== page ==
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Space power and national strategy

The role played by Starlink and other satellite systems – both military and commercial – in supporting Ukraine’s valiant defence against Russian aggression has placed space capabilities in the limelight like never before. This demonstration of space’s influence on major geostrategic events will produce a step-change in how policy-makers view this domain. No prudent long-term vision for British grand strategy over the coming decades can ignore the role of space power in global affairs and its relation to the national interest. 

The topic requires serious attention, and the starting point is to recognise that even before Russia’s renewed offensive against Ukraine a true ‘Revolution in Space Affairs’ had been underway. Its dynamics are bringing qualitative changes to the military-economic space environment. On a conceptual level, a narrower equivalent notion is the ‘Revolution in Military Affairs’ which marked the advent of precision warfare. But the developments in space affairs are opening a new chapter at the systemic level for this domain as a whole.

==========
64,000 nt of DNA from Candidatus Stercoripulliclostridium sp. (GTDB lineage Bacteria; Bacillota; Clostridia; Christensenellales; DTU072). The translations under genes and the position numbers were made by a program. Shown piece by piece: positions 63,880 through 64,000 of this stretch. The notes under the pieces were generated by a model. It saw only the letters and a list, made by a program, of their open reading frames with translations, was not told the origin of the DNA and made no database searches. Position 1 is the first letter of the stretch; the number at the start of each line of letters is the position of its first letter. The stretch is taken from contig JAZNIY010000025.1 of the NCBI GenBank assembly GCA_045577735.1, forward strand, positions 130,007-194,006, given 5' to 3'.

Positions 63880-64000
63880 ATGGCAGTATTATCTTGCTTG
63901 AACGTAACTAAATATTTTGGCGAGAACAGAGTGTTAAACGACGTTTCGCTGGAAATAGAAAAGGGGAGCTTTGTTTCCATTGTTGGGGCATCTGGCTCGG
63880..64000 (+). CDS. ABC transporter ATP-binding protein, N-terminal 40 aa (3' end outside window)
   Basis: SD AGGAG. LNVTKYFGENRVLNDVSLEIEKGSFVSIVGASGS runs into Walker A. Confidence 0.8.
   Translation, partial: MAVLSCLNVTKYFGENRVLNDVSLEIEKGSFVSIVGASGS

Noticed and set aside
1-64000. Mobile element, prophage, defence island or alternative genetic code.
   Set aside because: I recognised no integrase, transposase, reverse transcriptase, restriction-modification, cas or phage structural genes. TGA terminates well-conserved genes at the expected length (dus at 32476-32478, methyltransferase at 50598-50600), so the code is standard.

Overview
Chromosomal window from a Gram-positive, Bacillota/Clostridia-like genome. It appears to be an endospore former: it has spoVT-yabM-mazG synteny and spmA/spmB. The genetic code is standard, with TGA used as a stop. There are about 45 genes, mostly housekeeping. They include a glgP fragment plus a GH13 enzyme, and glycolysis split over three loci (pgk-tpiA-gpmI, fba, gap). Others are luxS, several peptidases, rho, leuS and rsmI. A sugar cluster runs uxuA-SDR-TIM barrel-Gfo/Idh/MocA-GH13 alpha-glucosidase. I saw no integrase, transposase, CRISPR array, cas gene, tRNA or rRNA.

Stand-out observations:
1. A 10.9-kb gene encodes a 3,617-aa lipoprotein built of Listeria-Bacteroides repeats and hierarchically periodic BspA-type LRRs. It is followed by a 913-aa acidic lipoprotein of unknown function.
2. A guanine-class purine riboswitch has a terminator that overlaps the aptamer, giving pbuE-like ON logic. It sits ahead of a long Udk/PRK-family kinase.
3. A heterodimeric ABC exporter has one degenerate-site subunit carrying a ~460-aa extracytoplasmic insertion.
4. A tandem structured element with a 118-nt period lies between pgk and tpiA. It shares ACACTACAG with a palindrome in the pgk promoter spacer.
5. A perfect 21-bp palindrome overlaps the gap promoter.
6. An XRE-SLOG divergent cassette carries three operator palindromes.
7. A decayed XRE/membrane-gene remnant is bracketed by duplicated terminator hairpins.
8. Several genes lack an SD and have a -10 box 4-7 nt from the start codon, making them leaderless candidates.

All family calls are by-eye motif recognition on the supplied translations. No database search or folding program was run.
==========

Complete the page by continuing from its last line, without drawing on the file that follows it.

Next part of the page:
A new centre of gravity

This ongoing transformation is driven by new technologies that enable cheap launch and ultra-small, ultra-capable satellites that in a few short years have unlocked the field for a wide range of commercial actors. One first-order consequence is a sustained economic boom that is on track to turn space activities into a major component of the global economy on its own terms. The global space market is forecast to grow to US$1.25 trillion (£1 trillion) by 2030 (it is around US$470 billion (£318 billion) today), across all segments from rockets to space-data apps.

A second macro trend already in motion, which will become clearer in the coming years, is a gradual convergence of ‘Earth’ and space affairs. The reliance of advanced economies and armed forces on space-enabled services and capabilities is well established; it will only grow with time. But something qualitatively new is happening. From a systemic standpoint, space capability is no longer only vertically integrated into national programmes and services; it is no longer a ‘separate’ – let alone marginal – element among others in the national power-mix, but is becoming central to it.